Defendants have sought to challenge these appeal and §, 2255 waivers in court with very limited success. Like other courts, the Fourth Circuit Court of Appeals (which hears appeals from federal courts in South Carolina, North Carolina, Virginia, West Virginia and Maryland) has held that waivers of appellate and habeas rights are generally enforceable so long as the federal judge who conducts the plea hearing specifically reviews the waiver provision with the defendant to make sure that the defendant understands the valuable rights he or she is giving up when entering into such a plea agreement—in other words, ensuring that the waiver is both knowing and voluntary. See United States v. Lemaster, 403 F. 3d 216 (4th Cir. 2005). However, the Fourth Circuit has also acknowledged that a defendant waiver of appellate rights does not cover situations which the defendant could not have reasonably contemplated when he executed the plea agreement—and  so it follows  that a defendant who receives ineffective assistance of counsel prior to and when  entering into a plea agreement did not knowingly waive his right to appeal or reasonably contemplate that he was agreeing to waive his right to challenge the defective advice he received. In  United States v. Poindexter, 492 F. 3d 263 (4th Cir. 2007), the Fourth Circuit suggested as much, holding that a defendant who signs an appeal waiver but then chooses to appeal has the right to effective assistance of counsel in pursuing that appeal and in challenging the scope and legitimacy of the appeal waiver.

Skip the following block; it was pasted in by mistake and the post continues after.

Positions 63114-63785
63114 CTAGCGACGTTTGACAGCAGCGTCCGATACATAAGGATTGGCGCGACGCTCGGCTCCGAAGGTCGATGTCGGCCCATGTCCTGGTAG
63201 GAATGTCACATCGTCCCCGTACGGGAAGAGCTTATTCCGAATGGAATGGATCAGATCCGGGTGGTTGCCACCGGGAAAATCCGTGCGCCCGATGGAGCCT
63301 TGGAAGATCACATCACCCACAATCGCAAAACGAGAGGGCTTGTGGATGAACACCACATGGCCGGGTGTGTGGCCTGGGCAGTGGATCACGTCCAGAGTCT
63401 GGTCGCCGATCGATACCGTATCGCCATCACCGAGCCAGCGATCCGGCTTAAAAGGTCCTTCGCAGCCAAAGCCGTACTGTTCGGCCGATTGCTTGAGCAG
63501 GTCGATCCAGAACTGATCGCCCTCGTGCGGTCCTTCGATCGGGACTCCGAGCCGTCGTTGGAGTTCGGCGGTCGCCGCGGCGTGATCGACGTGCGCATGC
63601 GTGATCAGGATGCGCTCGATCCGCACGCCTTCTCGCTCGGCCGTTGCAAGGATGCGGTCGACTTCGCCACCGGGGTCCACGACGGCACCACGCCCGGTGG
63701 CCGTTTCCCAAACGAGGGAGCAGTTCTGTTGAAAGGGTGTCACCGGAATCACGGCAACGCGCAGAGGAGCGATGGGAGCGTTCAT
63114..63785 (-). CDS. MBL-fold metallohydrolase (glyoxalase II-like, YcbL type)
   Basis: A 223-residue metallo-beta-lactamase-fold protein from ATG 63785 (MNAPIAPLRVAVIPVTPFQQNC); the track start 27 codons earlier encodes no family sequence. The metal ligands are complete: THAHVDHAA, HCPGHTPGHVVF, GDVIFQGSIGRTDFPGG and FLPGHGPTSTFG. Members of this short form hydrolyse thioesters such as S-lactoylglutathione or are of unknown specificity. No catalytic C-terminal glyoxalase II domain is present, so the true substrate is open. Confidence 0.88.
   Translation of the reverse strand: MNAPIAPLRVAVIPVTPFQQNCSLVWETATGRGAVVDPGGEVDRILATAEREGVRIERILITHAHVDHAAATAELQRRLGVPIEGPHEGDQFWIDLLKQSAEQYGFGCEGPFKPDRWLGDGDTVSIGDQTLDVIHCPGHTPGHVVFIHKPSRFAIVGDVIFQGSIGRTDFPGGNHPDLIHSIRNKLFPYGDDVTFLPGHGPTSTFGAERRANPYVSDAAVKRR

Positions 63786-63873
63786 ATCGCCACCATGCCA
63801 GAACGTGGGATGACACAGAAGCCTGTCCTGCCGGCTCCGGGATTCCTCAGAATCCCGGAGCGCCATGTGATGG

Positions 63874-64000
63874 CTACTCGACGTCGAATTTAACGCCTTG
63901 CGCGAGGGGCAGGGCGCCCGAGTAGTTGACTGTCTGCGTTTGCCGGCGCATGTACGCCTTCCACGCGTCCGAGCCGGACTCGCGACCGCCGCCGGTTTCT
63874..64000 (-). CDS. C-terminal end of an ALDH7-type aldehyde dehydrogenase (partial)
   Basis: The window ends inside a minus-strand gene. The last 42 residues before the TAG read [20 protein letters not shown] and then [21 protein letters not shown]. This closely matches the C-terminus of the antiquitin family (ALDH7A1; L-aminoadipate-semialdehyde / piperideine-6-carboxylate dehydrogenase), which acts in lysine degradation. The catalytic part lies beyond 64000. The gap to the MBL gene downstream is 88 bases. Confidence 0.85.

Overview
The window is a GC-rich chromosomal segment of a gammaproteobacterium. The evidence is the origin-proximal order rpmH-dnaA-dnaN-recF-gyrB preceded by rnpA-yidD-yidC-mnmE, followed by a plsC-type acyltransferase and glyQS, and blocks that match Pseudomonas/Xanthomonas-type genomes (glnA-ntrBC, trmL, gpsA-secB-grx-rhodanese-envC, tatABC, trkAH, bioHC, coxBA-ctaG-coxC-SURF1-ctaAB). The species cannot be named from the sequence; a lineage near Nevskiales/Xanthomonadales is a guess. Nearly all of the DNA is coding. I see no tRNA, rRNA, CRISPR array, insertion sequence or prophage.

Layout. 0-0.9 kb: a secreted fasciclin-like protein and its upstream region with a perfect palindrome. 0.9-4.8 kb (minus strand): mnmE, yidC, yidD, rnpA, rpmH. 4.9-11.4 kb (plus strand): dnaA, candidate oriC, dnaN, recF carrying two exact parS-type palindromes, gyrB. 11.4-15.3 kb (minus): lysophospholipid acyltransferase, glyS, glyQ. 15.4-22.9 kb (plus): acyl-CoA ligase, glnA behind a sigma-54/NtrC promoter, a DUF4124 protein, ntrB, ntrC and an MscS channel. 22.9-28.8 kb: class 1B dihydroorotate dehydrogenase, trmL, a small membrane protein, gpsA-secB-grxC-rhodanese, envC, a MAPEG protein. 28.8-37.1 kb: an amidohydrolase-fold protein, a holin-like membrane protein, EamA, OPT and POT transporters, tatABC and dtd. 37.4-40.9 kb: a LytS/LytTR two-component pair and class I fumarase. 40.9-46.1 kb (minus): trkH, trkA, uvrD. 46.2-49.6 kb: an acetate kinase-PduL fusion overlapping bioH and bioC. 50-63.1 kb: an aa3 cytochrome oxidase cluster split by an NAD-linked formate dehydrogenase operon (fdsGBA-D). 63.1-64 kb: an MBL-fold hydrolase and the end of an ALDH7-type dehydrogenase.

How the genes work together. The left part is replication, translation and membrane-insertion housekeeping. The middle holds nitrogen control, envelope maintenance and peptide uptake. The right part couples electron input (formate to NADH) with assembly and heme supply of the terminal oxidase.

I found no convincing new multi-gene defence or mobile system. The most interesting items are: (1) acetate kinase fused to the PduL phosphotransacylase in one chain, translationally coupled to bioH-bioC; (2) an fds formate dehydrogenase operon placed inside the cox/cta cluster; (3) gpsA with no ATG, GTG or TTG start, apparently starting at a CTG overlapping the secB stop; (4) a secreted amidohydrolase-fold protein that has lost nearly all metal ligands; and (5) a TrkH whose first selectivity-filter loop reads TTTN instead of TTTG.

After Poindexter was decided, a number of district judges in the Fourth Circuit refused to accept appeal waivers if those waivers did not contain an exception for ineffective assistance of counsel claims. Some United States Attorney’s Offices (such as the United States Attorney’s Office for the District of South Carolina) changed the waiver provisions of their  plea agreements, allowing defendants to pursue claims of ineffective assistance of counsel and prosecutorial misconduct. However, because a number of federal appellate courts held that defendants could waive their right to pursue ineffective  assistance claims,  a number of federal prosecutors  around the county continued to require cooperating defendants to completely waive their appellate and habeas rights.


The American Bar Association and other organizations lobbied the Justice Department to address this problem—and Deputy Attorney General Cole’s October 14, 2014 memorandum appears to properly recognize that a defendant who is prejudiced by his lawyer’s defective performance should always be allowed to obtain redress in the federal courts. Defendants should insist that their lawyers always explain their rights and the ins and outs of any proffered plea agreement, and our federal courts should continue to insist that both retained and appointed counsel represent defendants zealously within the bounds of prevailing court, constitutional and ethical rules. Federal defendants who have the financial ability to retain counsel should carefully choose a lawyer who has substantial experience and demonstrated competence in federal court—as choosing a lawyer is often one of the most important decisions a defendant (or putative defendant) will make.  

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Mark Moore steps in when business leaders are subjects of an investigation. However, he can also provide proactive guidance and counsel that keep clients out of the investigative cross-hairs from the start. Moore was a prosecutor in South Carolina for more than twenty-five years, serving an Assistant Solicitor in Charleston before joining the United States Attorney’s Office in Columbia in 1989.  As a federal prosecutor, Mark handled thousands of cases, tried more than sixty cases to jury verdict and prosecuted cases in every federal courthouse in this state.